Tribute to Andraé Crouch and Keith Green

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In front from the left are Alice Moller (singer) and Max Theron (bass guitar); middle: from the left are Lee-Anne Reineke (singer), Herman Steyl (singer), Isabel van Rooyen (piano) and Deon van Rooyen (guitar); at the back from the left are Theo Theron (singer), Tertia Theron (saxophone), Anjohli de Klerk (singer), Aldi de Klerk (keyboard), Riaan Bailey (drummer), Sarika Yssel (singer) and Johan Scholtz (bass quitar).

A group of local musicians are paying tribute to late gospel legends, Andraé Crouch and Keith Green. The show aims to bring people a taste of good music. “They are respected legends and their music deserves to be heard by the people.” says Deon van Rooyen, guitar player of the band.
Andraé Edward Crouch (July 1, 1942 – January 8, 2015) was an American gospel singer, songwriter, arranger, record producer and pastor. Referred to as “the father of modern gospel music” by contemporary Christian and gospel music professionals, Crouch was known for his compositions The Blood Will Never Lose Its Power, My Tribute (To God Be the Glory) and Soon and Very Soon. In secular music, he was known for his collaborative work during the 1980s and 1990s with Stevie Wonder, Elton John and Quincy Jones, as well as conducting choirs that sang on the Michael Jackson hit Man in the Mirror and Madonna’s Like a Prayer.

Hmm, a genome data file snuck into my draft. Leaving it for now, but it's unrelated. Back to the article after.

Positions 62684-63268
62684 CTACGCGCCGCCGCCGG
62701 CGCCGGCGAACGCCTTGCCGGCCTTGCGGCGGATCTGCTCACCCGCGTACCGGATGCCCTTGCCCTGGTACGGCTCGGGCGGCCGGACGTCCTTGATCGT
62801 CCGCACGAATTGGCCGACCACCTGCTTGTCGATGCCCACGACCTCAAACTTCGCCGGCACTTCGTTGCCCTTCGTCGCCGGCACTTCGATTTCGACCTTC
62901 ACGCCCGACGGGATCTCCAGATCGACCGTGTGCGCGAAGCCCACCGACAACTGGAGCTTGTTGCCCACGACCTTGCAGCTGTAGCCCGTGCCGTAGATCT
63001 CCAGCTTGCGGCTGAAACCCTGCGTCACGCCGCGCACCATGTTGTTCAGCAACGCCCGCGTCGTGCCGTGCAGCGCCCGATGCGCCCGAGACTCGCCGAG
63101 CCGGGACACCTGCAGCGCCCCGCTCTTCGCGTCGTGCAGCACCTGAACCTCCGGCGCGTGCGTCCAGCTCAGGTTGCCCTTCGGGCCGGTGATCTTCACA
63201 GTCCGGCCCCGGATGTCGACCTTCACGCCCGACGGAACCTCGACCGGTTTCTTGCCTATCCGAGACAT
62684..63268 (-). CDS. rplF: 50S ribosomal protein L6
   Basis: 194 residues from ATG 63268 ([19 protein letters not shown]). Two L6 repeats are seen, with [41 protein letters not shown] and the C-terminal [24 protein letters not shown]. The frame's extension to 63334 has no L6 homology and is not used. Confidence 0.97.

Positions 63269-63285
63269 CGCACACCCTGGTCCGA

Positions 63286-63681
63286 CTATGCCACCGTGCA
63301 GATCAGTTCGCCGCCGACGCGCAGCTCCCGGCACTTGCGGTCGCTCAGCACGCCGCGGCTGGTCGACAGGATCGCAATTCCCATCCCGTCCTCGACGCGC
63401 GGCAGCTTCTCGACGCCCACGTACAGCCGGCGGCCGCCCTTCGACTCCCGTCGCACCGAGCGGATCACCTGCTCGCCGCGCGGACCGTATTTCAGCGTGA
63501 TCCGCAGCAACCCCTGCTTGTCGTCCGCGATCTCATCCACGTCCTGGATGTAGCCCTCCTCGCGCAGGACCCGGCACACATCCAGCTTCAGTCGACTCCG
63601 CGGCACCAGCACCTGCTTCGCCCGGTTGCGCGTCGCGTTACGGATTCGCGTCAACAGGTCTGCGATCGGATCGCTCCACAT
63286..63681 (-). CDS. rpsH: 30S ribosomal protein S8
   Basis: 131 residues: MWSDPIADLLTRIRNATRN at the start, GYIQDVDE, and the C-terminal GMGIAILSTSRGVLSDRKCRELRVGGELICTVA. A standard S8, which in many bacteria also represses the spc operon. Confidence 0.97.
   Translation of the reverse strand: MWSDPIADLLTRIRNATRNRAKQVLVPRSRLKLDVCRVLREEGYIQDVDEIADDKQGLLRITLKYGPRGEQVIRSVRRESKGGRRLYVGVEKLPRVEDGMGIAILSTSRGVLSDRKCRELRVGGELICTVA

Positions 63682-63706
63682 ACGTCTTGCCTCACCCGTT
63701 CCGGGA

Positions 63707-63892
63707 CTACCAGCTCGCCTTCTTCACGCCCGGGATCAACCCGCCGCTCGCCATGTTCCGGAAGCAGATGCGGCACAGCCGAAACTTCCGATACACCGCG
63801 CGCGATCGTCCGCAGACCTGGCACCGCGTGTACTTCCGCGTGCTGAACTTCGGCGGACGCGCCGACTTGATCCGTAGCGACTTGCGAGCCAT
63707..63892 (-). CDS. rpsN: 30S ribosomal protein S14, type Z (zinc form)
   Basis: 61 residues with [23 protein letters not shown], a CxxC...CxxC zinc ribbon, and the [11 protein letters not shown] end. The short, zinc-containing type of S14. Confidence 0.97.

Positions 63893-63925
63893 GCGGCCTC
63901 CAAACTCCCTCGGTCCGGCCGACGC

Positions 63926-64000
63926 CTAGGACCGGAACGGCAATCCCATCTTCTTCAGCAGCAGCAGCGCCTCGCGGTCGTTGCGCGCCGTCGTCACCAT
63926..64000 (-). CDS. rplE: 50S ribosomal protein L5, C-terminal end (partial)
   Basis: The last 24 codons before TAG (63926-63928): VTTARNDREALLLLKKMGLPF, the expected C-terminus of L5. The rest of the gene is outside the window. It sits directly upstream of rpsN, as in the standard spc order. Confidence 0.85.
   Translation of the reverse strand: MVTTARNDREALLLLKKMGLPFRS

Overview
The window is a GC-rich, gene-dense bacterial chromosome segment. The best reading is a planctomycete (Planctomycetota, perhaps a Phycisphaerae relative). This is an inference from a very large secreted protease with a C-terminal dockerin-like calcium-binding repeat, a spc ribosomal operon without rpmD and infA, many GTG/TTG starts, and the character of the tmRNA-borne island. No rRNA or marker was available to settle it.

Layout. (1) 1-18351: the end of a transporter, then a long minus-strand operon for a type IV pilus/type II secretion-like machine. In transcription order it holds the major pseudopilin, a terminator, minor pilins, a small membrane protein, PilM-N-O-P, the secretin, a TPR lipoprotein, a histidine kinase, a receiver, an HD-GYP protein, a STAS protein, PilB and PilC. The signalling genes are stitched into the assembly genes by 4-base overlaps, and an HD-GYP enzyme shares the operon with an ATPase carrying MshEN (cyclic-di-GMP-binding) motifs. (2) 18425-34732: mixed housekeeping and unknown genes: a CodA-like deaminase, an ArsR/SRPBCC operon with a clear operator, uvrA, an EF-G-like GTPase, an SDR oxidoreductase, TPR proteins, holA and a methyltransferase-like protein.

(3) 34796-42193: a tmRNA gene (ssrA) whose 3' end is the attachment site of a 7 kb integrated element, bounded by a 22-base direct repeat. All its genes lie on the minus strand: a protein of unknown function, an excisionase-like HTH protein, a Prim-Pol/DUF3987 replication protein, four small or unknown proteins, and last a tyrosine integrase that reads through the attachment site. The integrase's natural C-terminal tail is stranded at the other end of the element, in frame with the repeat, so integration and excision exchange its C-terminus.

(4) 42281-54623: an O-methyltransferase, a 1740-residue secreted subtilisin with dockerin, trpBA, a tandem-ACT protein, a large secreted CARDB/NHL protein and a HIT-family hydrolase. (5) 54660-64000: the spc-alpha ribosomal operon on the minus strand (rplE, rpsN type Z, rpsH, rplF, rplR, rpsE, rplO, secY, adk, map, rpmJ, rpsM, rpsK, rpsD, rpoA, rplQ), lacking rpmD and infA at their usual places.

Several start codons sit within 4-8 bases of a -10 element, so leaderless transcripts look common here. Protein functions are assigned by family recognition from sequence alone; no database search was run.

Keith Gordon Green (October 21, 1953 – July 28, 1982) was an American contemporary Christian music pianist, singer, and songwriter originally from Sheepshead Bay, Brooklyn, New York. Beyond his music, Green is best known for his strong devotion to Christian evangelism and challenging others to the same. He wrote some notable songs, including Your Love Broke Through, You Put This Love in My Heart, and Asleep in the Light. He is also known for numerous popular modern hymns, including O Lord, You’re Beautiful and There Is A Redeemer, written by his wife, Melody.
The Crouch & Green Gospel tribute show will take place on the 8 June 2018, at 19:00 at the Siloam Auditorium, at the corner of Block and Westphall Streets.